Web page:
Friday, January 6, 2012

Safe Travels.

Trailer safety an important consideration in hauling horses

by Natalie Voss/Business Lexington

Lexington, KY - As breeding and foaling season resumes in central Kentucky, the roadways will soon be dotted with equine motorcoaches and private trailers.

Safety features are a prime consideration for horse owners and commercial haulers alike to ensure breeding, racing and show horses reach their destinations across the state.

Equine Motorcoach LLC expanded safety features to a luxury level when producing their 2012 model, which recently d├ębuted at the Recreation Industry Vehicle Association trade show in Louisville.

One of the more high-tech features of the Equine Motorcoach is a GPS tracking system for the vehicle, allowing location pinpointing for owners who may not be traveling with their horses, as well as a collision-alert system. It also includes a navigation system that allows drivers to avoid low bridges and difficult routes and to locate equine vets and layover accommodations for long trips.

"Whether (or not) you're in our all-in-one equine motorcoach, those are things you can integrate into vehicles," said Julie Calzone, spokesperson for Equine Motorcoach LLC.

The trailer component of the coach has a forced air system and finely tuned ventilation to prevent respiratory illness that is common during long trailer rides. It also has a surveillance camera system, which includes a red-light system for use at night, to allow the driver to watch for signs of illness or other problems with his charges.

The trailer section is also set up for horses to face the rear of the vehicle, the opposite of the typical set-up in slant-load vehicles, where horses are standing diagonally across the width of the trailer. Calzone said studies have shown that transport stress is reduced for horses facing a static landscape.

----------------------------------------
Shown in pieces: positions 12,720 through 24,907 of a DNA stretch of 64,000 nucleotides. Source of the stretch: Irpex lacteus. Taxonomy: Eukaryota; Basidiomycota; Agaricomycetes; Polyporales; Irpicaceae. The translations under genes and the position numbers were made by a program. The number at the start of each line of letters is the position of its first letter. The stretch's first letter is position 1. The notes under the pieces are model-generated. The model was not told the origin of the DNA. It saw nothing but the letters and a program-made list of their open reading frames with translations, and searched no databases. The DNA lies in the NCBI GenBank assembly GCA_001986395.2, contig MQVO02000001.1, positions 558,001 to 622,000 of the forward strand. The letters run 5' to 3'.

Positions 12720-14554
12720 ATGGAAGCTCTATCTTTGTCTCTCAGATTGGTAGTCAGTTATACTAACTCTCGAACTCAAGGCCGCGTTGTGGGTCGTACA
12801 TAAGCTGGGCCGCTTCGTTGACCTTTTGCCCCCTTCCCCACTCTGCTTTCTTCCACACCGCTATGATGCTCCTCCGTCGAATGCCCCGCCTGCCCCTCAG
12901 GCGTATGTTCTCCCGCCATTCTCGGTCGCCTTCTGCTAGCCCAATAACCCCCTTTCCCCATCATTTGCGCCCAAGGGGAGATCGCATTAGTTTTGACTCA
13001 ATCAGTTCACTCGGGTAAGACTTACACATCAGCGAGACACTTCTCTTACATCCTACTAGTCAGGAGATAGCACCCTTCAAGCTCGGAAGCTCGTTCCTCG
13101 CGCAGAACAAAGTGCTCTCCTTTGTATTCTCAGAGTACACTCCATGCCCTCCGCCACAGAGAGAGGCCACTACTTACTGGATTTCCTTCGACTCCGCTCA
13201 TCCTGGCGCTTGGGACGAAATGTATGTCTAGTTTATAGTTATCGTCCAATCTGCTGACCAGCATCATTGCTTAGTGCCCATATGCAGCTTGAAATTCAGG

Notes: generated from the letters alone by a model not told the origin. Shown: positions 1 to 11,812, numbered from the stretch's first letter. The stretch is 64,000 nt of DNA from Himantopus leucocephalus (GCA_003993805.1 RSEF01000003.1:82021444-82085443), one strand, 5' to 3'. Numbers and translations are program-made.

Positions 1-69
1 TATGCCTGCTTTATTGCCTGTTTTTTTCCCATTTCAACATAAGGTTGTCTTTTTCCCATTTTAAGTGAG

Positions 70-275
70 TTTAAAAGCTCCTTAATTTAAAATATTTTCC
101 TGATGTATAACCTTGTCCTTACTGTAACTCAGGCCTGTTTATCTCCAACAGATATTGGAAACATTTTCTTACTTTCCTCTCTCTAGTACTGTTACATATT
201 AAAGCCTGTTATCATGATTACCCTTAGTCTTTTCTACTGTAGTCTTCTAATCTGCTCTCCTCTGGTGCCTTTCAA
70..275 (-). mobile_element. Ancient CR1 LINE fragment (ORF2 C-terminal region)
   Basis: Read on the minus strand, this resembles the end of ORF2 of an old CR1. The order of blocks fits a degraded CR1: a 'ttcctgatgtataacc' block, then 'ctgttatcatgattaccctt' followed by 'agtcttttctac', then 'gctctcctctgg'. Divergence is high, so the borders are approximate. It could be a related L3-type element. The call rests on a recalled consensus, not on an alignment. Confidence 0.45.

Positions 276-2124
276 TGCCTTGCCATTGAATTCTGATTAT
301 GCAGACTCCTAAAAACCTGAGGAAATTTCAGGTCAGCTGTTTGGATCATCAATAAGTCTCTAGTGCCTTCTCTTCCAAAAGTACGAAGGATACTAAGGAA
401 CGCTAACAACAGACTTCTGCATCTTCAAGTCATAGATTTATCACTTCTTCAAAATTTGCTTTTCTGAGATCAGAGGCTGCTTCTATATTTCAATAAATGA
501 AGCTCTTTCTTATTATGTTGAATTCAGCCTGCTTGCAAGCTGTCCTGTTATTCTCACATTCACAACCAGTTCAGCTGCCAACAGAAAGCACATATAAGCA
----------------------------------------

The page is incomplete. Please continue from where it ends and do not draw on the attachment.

Transporting horses poses many other unique challenges, she said.

"The difference between transporting horses and regular cargo is that horses are actually moving cargo. They can move, and you want to be sure that your vehicle's stable enough … If you have a 1,300- to 1,400-pound horse that decides to move in the back of the trailer, you want to be sure that you and the rig are not being moved by the horse," said Calzone.

One of the key components to ensuring that stability is having a professional install the hitch and maintaining it to prevent rusting, she said.

Pricing at $499,000, the Equine Motorcoach is the high end of horse-transport vehicles available for private purchase.

"This is how people want to haul their horses," said Calzone.

But Trent Buchanan, co-owner of Wise Choice Tack and Trailer in Lexington, is quick to point out that more basic safety considerations are just as important for customers with a significantly smaller budget.

"Trailering's not really a complex thing, as long as you follow a few certain steps," said Buchanan. "Most of the time, people have problems because they get in a hurry or they didn't check something."

Buchanan stresses the importance of matching the right trailer to the vehicle used to haul it and getting state inspections done as mandated, not just to meet legal requirements but also to ensure brakes, wheels, tire pressure, axles and more are in appropriate condition. He also said that when considering a used trailer, checking the floor is an important consideration.

Trailer safety can also be a training issue for the horse.

"If you have a hard loader, I recommend getting with your trainer and going through the steps to introduce your horses to the trailer, to prevent forming problems as you go," said Buchanan.

Both Calzone and Buchanan agree that having a plan for what to do in an emergency, as well as having a series of checks of locks and bolts before departing, are great safety measures.

"It's just like anything else in life: have a plan," reiterated Calzone.